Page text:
The diligent person approaches their life deliberately and with wisdom. They learn how life works, how the world works, and come to an understanding of matters human and divine. They develop a vision of human flourishing, which in the Christian worldview, includes reconciliation with God and ambassadorship in Christ’s kingdom, not only as bearers of a message, but as witnesses to a redeemed, restored, and renewed way of life.

The outworking of this life finds expression, then, in our families, workplaces, churches, and our broader community, whether city, county, state, nation, or across the globe. We have agency and responsibility. There is an element of life that must be worked out, and faith, in this respect, is not only something we have but something we exercise and learn. We order our lives, not so that we can produce more, though we may, but so that our lives might be used as God would intend, toward the end of blessing our neighbors and, ultimately, the glorification of God (Matthew 5:16).

The Service of the Theologian

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Human life requires God. The theologian offers his or her mind in the service of saying “God” in such a way that God is not reduced or packaged or banalized, but known and contemplated and adored, with the consequence that our lives are not cramped into what we can explain but exalted by what we worship.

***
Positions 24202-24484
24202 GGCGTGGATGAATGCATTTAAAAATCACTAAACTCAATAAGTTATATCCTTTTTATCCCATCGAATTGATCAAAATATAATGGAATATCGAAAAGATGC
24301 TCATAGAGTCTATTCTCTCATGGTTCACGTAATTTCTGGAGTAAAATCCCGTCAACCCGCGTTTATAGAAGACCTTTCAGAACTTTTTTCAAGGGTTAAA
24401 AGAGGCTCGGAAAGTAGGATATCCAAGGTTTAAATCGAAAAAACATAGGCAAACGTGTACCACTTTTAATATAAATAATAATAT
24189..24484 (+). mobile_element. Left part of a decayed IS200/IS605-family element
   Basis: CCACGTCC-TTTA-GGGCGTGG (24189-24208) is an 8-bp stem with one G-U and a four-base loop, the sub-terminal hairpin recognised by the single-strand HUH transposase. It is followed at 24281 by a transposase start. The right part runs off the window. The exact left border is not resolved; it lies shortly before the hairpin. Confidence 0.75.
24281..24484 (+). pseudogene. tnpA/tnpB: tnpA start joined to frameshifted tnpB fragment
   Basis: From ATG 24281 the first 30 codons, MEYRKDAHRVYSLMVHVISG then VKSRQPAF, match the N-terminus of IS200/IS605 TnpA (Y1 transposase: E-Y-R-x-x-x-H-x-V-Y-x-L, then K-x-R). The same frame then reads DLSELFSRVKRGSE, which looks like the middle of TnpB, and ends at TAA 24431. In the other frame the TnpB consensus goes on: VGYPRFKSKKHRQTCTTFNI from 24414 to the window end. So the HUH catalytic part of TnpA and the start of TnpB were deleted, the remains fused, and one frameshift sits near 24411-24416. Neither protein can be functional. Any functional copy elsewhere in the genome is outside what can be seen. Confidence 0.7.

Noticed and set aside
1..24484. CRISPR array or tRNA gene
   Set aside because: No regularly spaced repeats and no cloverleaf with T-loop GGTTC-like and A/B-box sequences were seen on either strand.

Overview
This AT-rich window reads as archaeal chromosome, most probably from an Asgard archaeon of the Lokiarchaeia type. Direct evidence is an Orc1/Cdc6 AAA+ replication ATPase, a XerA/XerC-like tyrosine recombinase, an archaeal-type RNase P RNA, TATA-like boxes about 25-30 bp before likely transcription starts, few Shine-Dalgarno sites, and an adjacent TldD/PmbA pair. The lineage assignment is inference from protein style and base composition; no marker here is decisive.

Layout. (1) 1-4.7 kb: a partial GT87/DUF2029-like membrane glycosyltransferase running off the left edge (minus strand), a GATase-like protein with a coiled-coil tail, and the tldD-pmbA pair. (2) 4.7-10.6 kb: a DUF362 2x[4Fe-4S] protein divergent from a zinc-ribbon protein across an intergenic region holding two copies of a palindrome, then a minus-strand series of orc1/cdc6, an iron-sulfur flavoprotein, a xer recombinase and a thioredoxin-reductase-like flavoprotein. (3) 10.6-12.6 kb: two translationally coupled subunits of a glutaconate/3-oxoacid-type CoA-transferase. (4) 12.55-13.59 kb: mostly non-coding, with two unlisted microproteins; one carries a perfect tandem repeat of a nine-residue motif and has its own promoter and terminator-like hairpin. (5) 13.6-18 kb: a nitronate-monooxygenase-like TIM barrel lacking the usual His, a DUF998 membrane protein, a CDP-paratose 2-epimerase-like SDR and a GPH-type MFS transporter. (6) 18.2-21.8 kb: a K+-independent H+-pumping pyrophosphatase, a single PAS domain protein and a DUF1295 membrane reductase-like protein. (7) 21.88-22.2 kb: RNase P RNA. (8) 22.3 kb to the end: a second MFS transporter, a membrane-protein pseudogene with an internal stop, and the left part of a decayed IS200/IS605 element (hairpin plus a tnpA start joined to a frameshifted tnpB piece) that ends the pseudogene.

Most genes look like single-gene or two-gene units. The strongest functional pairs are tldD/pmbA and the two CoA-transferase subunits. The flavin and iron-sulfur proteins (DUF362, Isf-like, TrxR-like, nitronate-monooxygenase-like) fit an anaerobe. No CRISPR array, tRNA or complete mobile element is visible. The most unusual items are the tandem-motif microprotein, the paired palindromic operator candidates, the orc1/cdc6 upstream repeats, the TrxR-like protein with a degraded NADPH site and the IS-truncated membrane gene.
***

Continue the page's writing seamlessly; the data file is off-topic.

Eugene Peterson, Subversive Spirituality, p. 124

I believe God is personal. I also believe God is wonderful, glorious, the most splendid being in all of existence. I believe this God has made himself known, and can be known.

But it is possible to talk about God in such a way that is impersonal. We are capable of god-talk that is informative but uninteresting, accurate but unmoving, static rather than dynamic, cold rather than radiant, dead rather than alive.

I once heard a person described as a good theologian who didn’t care much for God. I think this is possible, albeit tragic. If human life requires God, as Peterson claims, we need more than knowledge about God, we need intimacy with God. The theologian can serve us by helping us gain a greater understanding of God. This is a worthwhile beginning.

But the best theologians, I think, present God to us with the voice not only of a priest or a prophet, but a poet, someone who can help us through language behold the God who has been revealed as the Word of Life (1 John 1:1-3), a God that can be seen and felt and touched, a God who has drawn near to us in Christ Jesus, a God through whom we not only are invited to elevate our thoughts concerning, but a God who has extended to us the gift of fellowship, of eternal communion, now and always.

Social Media Trade-Offs